Bonum Certa Men Certa

Does the Intel/Microsoft Relationship Qualify as a Cartel?

Summary: Serious questions are raised following the battle against low-cost computing

EARLIER ON in the day we wrote about the possibility that Microsoft was breaking more than one law amid collusion with Intel [1, 2]. As the Russian authorities investigate the issue we also come to discover that the headline from Linux Today has come from Groklaw. To quote Groklaw's view on the same article: "I have a question, simple soul that I am. Why are two monopolies allowed to dictate what a netbook is allowed to be like? As in, how dare they force the market to accept lower specs than the tech allows? And my follow up question: Where are the antitrust regulators on this?"



On the surface, it is a rather simple case of manipulation in the market and mutually-beneficial price-fixing (where the market, i.e. the customers, have no say). Does it qualify as a cartel? That's the principal question in some people's minds.

SM writes (in part):

Why are two monopolies allowed to dictate what a netbook is allowed to be like? That is a question for the EU and DOJ anti-trust authorities to answer.

However the reason the Microsoft-OEM cartel is carrying out this market and price fixing arrangement is pretty obvious. The idea is to eliminate Linux preloaded netbooks from the market by selling Windows at below zero cost (ie. a nominal price plus advertising and marketing rebates), and then claw back the subsidy by charging more on higher end PCs and laptops where Linux is not in competition, and which Microsoft's monopoly position allows it to do. This is a classic and obvious price/market fixing strategy, and completely illegal, and something that Microsoft has been able to execute very successfully in the last year.


GreyGeek then replies:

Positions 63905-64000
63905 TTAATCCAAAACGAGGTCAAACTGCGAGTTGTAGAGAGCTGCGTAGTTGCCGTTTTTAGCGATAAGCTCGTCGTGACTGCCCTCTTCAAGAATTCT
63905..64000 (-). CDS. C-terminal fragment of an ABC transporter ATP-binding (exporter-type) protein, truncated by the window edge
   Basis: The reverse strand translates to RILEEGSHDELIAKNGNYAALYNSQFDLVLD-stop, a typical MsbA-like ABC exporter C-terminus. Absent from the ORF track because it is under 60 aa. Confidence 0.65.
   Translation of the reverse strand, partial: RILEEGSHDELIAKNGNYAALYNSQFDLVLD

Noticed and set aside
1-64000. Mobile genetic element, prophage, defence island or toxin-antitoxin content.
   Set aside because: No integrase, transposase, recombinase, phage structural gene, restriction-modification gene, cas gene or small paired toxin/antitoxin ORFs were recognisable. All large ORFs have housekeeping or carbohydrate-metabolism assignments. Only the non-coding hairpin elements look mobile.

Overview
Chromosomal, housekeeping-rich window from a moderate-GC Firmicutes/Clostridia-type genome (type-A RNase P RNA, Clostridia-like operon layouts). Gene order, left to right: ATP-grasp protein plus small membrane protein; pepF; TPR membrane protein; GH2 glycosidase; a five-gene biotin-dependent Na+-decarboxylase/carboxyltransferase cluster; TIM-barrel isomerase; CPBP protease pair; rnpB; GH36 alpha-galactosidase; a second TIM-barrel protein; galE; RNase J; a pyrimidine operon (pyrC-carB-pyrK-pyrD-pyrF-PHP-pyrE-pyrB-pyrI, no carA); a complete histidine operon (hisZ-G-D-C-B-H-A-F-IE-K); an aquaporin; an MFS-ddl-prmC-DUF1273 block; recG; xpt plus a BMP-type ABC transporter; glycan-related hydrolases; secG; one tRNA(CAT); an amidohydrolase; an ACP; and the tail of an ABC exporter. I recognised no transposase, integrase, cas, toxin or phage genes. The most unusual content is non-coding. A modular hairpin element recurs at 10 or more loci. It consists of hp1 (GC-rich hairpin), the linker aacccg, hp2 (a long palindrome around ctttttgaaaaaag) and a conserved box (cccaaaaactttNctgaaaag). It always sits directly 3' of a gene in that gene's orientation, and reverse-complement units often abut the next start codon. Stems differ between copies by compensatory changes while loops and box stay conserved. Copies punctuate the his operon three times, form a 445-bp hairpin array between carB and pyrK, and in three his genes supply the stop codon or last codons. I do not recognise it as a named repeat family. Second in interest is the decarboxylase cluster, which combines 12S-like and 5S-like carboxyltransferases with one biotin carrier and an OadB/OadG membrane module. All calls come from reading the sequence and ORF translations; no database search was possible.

Like the Judges, Police and politicians in Chicago during the Capone era, the US Department of "Justice" has turned a blind eye on these blatant violations of the Sherman-Clayton Anti-Trust Act, which have continued unabated since Microsoft was "punished" for them nearly a decade ago.

The Capone era police and politicians were PAID off by Capone to thwart justice. One of Bush's first acts as President was to replace the existing DOJ team, which won TWO convictions against Microsoft, and replace them with a team which immediately surrendered to Microsoft and sued for peace in the form of a "negotiated" settlement, after replacing the Judge who wanted to break up the convicted felon just like a previous court did to AT&T. Apparently either the politicians thought it would be bad for "bidness" or they were paid off in the form of campaign contributions, the current and legal form of political bribery.


SM is at it again:

In any case, it is apparent that the OEMs have accepted a price fixing and market manipulating agreement with Microsoft, and whether they were induced to do so by Microsoft offering better terms for them to do so or whether they were forced to do so by punitive threats from Microsoft, does not matter. The fact that they have agreed to fix prices at a differential rate and to engage in an artificial market manipulating arrangement with Microsoft is enough to make them participants in a cartel.


It is important to remember that this is an Intel+Microsoft collusion, the OEMs being just optional accomplices that may sometimes have no other choice. OEMs and shops, unlike the OS and chip vendors, haven't a monopoly they can abuse. For more information about this repeating pattern of corporate behaviour, see:



Here is a new article which serves as another reminder of Intel's more recent felonies.

"Intel has harmed millions of European consumers by deliberately acting to keep competitors out of the market for computer chips for many years," EU Competition Commissioner Neelie Kroes said in May. The commission said Intel had used wholly or partially hidden rebates to get PC makers such as Acer, Dell, HP, Lenovo and NEC to buy all or almost all their CPU supplies from Intel instead of AMD.


In spite of impotent regulation in the United States, Intel was found guilty in Asia and also guilty in Europe. And that's just in the past year alone.

Intel: criminal inside

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